Is there entanglement within humanity? Are we somehow deeply, invisibly connected? Ira Progoff, a 20th Century social scientist described human connectedness like deep underground water. Invisible, a life force, a Living Water that grounds us as individuals, and in essence connects every person. It is ironic that in this modern world our electronic connectedness and multi-tasking create negative entanglements, and though these connections are instantaneous and exponential in number of contacts, we can still feel desperately alone.

A psychologist friend told me that the number of calls in regard to completed suicides have increased dramatically, family members and friends searching for help in order to cope. The political and social state of our country is fragile and fractious: Covid 19, brutal killings, fomenting anger. Crime and violence begin with a small ripple that gains momentum. If only we could remember the innocence with which we were born. If only we could remember that each of us holds a dignity in being human. If only it were as easy as Rapunzel singing “I’ve Got a Dream” in the Disney movie Tangled. The state of the world is arguably depressing–unless we remember that goodness also begins with one small act.

What is the human default-mode? Is it essentially bad or is it good? Recent scientific research on the brain suggests levels of complexity and adaption thought impossible in years past. Neuroscientists contend that unhealthy thoughts, fears and uncontrolled anger literally form toxic entanglements in our brains. As best as I can explain, thoughts are faster-than-lightning electrical impulses which form the building blocks of stored memory out of proteins. A part of the brain called the amygdala stores many of these memories. How we think about what we think (metacognition) determines our world view, which in turn lends interpretation to future thought.

We hear a lot about mindfulness these days. Whether Eastern Meditation in which one empties the mind of conscious thought, or Lectio Divino where one reads and then listens for what God says, or meditative prayer where one quietly listens for inspiration of the Holy Spirit, our blood pressure is reduced, anxiety calmed and thinking re-ordered. Rational thinking is less likely to result in what has been coined an “Amygdala Hijack,” an uncontrolled outburst usually followed with great regret. The fight or flight response of the adrenal glands readies us to protect ourselves, but it can be mistakenly triggered even when there is in reality no actual danger. A wrongly perceived threat (from an event interpreted with negative-bias) floods the body with hormones to ready one to fight or to flee. Triggered too often, this causes ill effects in the body and the mind.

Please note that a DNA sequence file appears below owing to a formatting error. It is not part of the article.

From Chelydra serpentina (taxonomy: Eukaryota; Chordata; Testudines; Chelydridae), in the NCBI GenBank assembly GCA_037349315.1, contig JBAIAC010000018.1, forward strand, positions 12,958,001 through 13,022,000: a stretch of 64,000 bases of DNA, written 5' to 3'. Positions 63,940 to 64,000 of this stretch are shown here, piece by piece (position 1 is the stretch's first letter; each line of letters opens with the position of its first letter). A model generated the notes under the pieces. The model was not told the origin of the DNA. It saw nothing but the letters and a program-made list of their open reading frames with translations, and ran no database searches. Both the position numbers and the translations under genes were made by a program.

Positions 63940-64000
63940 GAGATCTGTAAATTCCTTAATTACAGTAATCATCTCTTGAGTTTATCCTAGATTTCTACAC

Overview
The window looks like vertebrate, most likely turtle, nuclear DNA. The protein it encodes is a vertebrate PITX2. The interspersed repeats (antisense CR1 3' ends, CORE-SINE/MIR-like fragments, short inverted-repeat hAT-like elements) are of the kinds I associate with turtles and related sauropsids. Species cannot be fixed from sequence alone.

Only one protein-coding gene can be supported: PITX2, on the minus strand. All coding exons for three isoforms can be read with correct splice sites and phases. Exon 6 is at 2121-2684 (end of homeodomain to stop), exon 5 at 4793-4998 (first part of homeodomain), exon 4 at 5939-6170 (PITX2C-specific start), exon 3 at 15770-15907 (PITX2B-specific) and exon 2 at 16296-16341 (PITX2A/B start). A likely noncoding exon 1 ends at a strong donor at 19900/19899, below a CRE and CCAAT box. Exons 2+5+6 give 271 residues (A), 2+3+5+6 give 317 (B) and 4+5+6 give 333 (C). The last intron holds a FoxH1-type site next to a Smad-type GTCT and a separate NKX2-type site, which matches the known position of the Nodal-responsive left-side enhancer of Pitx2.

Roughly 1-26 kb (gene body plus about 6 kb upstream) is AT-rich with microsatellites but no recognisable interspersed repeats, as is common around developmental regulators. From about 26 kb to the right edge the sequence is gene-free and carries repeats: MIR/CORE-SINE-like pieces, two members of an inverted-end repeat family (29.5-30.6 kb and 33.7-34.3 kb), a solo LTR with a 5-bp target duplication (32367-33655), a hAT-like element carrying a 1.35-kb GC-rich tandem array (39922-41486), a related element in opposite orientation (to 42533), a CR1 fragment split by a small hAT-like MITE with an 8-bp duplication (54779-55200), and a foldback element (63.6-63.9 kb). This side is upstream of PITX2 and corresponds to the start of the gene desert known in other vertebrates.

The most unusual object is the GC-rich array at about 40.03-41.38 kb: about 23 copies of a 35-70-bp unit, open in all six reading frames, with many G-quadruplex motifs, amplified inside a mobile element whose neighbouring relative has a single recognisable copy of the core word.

Dr. Caroline Leaf, an audiologist and neuroscientist, discusses something called optimism bias, believing it to be the default human state. Focusing on gratitude for what is good in the world helps one to see more possibility, to feel more energy, and to succeed at higher levels. The opposite of love is not hate. It is fear. We can strive to replace fear with wisdom from meditation, and with love.

In the classic book, To Kill a Mockingbird by Harper Lee, Atticus Finch is a southern lawyer defending Tom Robinson, a grievously wronged man who is good and innocent. The accuser is an uneducated, prejudiced racist who spreads evil lies. It is clear that Atticus is right in his defense of Tom. Atticus faces the man who has done so much harm. That man is symbolic of Satan, “The Accuser.” He speaks vilely to Atticus and spits in his face. Many would have been tempted to strike out as John Wayne did in McClintock, yet chaos is more likely to erupt after any violence. Atticus coolly wipes his face, returns to his car and leaves. He knows that nothing he could say or do would change that man, and violence would solve nothing. His response was not to lower himself to that level, making things worse. Reasoning and wise action at times involve sacrifice. It could be said that Atticus’ peaceful response was weak. I believe it was sacrificial. It showed greater strength than any act of retribution or revenge.

Augustine of Hippo lived in the Fourth Century. In a commentary on Psalm 17 he wrote:

“Lord, You perfected my love, that I might surmount the troublesome entanglements of the world. Direct my desire toward the heavenly home so that I may be enriched with every good thing.”

A millennium and a half after Augustine, the children’s television host Fred Rogers said in an interview that his mother taught him he should not be afraid when the world was chaotic; rather, he should “always look for the helpers,” the ones who act for good. Their work holds greater effect because it is accomplished in spite of evil. These helpers prove that there is hope in the world.